[T]his notice informs you that you have been appointed to, or you currently occupy, either as an employee or volunteer, a covered position that makes you subject to drug and alcohol testing while assigned. Covered positions include protection-sensitive positions that affect the health, safety and welfare of the general public. . . . As an appointee, employee, or unsupervised volunteer in a covered position at a District government agency, you are hereby informed that this District agency is subject to drug and alcohol testing. Thirty (30) days after you acknowledge receipt of this advance written notice, you will be subject to drug and alcohol testing, unless you acknowledge a drug or alcohol problem during the 30-day notification period.

Id. The bottom portion of the notice, titled “Acknowledgement of Receipt, ” required the employee's signature, which would be an admission that she “currently occup[ied] a protection-sensitive position that is subject to drug and alcohol testing.” Id. Plaintiff voiced her objections to the policy at the meeting and refused to sign the form. See Def. Statement of Facts, ¶ 33. So concludes the facts from that day upon which the parties agree.

         Plaintiff's version of the meeting is as follows. According to her, Tucker “rude[ly]” descended upon the OCME staff, informing them of the move to the CFL and the resulting requirement “to undergo a background check and drug testing.” Pl. SOF, ¶ 12. He told them that they had until 4:00 p.m. to sign and return the forms or they would be fired. Id., ¶ 14. Several employees, including Lewis, were taken aback by the request. Id., ¶¶ 39-42. Lewis “raised her hand and asked questions in a way that was neither belligerent nor impolite.” Id., ¶ 29. She questioned why she would need to undergo such testing when her job responsibilities would not change once she moved to the CFL. See Pl. Reply, Attach. 2 (Declaration of Patricia Lewis), ¶ 14.

         Defendants dispute nearly all of Lewis's account. According to them, Tucker held the meeting to inform OCME staff about the move to the CFL and the accompanying drug-and-alcohol-testing requirements. He did not give an ultimatum or tell anyone that they would have to undergo drug and alcohol testing, but merely informed them that they would be subject to substance testing “as a condition of relocating to the CFL.” Def. SOF, ¶ 12. Tucker denies that he was anything other than the “messenger, ” sent to “carry out a mayor's directive.” Pl. MSJ, Exh. 1 (Deposition of Charles Tucker) at 46:22. Defendants aver that employees were asked to sign the acknowledgment form without any time pressure, at which point Lewis “belligerent[ly]” and “disrespectful[ly]” voiced her objection to the Mayor's Order. See Def. SOF, ¶ 29.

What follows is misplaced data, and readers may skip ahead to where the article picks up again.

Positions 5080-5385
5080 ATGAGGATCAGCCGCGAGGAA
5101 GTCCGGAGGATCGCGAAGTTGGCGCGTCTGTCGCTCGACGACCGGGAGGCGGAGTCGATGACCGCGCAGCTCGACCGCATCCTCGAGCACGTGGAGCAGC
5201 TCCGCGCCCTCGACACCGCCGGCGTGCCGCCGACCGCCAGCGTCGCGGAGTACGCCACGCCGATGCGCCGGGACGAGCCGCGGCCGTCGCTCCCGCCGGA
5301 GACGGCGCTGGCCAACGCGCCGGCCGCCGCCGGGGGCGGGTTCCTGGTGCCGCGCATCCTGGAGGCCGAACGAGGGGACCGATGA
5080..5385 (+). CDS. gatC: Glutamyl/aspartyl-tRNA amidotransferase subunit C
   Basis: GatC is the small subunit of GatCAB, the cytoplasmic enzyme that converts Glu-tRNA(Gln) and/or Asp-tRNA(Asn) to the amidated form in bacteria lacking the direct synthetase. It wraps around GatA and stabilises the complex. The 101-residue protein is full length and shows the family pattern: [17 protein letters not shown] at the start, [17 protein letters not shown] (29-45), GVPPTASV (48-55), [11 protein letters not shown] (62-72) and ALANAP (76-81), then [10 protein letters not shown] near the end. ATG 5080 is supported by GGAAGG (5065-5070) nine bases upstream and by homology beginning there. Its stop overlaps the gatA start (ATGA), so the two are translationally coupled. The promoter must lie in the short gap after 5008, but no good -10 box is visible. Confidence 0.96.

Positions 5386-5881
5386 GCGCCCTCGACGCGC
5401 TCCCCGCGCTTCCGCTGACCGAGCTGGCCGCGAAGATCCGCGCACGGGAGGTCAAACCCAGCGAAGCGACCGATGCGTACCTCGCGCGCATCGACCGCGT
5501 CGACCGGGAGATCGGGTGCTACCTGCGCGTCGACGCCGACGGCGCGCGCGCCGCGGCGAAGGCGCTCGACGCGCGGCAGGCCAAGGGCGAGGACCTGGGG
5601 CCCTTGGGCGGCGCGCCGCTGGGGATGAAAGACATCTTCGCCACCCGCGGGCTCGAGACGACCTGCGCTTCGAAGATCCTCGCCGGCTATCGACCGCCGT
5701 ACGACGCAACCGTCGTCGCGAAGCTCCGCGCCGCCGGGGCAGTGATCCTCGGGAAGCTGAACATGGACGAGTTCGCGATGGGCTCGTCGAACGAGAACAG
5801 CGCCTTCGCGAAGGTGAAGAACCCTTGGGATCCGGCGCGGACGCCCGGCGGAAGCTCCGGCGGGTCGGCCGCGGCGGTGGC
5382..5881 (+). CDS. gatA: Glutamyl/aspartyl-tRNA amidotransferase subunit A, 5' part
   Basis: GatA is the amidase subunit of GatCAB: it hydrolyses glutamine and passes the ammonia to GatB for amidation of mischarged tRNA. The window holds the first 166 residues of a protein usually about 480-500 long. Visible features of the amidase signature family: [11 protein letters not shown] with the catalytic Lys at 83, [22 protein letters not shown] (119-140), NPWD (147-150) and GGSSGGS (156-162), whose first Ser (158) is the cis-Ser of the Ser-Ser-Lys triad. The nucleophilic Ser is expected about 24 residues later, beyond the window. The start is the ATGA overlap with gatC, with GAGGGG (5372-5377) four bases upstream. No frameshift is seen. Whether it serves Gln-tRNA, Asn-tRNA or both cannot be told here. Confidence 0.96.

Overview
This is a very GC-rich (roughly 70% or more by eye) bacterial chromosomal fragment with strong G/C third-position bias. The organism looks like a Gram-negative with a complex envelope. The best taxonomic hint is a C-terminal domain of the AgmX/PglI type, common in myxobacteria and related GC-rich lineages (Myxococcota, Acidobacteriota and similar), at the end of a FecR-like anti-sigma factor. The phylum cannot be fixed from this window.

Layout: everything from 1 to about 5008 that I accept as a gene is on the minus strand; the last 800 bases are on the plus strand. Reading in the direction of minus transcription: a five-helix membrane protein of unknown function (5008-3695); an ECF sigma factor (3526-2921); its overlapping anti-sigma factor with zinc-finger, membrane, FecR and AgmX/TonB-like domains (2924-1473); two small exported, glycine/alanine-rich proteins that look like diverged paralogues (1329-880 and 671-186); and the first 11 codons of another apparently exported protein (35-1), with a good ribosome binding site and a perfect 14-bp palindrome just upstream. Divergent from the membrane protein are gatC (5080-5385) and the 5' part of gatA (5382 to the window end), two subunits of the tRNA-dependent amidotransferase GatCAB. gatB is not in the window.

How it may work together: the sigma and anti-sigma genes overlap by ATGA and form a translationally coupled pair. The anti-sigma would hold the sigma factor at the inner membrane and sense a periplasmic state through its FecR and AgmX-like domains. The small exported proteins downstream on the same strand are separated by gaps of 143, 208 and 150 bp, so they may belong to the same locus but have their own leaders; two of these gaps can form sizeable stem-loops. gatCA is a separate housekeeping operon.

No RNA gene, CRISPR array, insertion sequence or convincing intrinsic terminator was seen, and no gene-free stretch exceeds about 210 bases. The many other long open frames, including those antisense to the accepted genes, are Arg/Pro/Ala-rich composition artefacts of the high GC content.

Two days after the meeting, Plaintiff sent a grievance letter to Tucker protesting the policy and claiming that he was “violating [her] rights to be made aware of any change in working conditions and conditions of employment.” Def. MSJ, Exh. H (July 20 Letter from Lewis to Tucker) at 1. Lewis stated that she “was hired into a non-sensitive position that has not been re-classified nor designated as high risk” and would not sign the acknowledgment form until DCHR conducted a “reclassification and risk assessment.” Id. She further alleged that her direct supervisor, Beverly Fields, retaliated against her for speaking up at the meeting. Id. at 2. Plaintiff acknowledged that she had “asked a lot of questions in the meeting, ” but attributed her inquisitiveness to surprise. Id. at 2. “As the agency's HR Advisor, ” Lewis noted that she “might have taken a different approach if [she] had prior knowledge or involvement in this process.” Id. She lamented that “no one at this agency nor the DC DCHR ha[d] involved [her] in any way about this relocation and the requirements that would be imposed, ” despite the fact that her “name was included in every employee's letter as being the point of contact.” Id. Plaintiff maintained that she “had every right to protect [her] own best interests” and that the Agency as a whole was “caught totally off guard by this process.” Id. On August 30, 2012, Tucker denied the grievance as unauthorized by the District Personnel Manual. See Def. MSJ, Exh. I.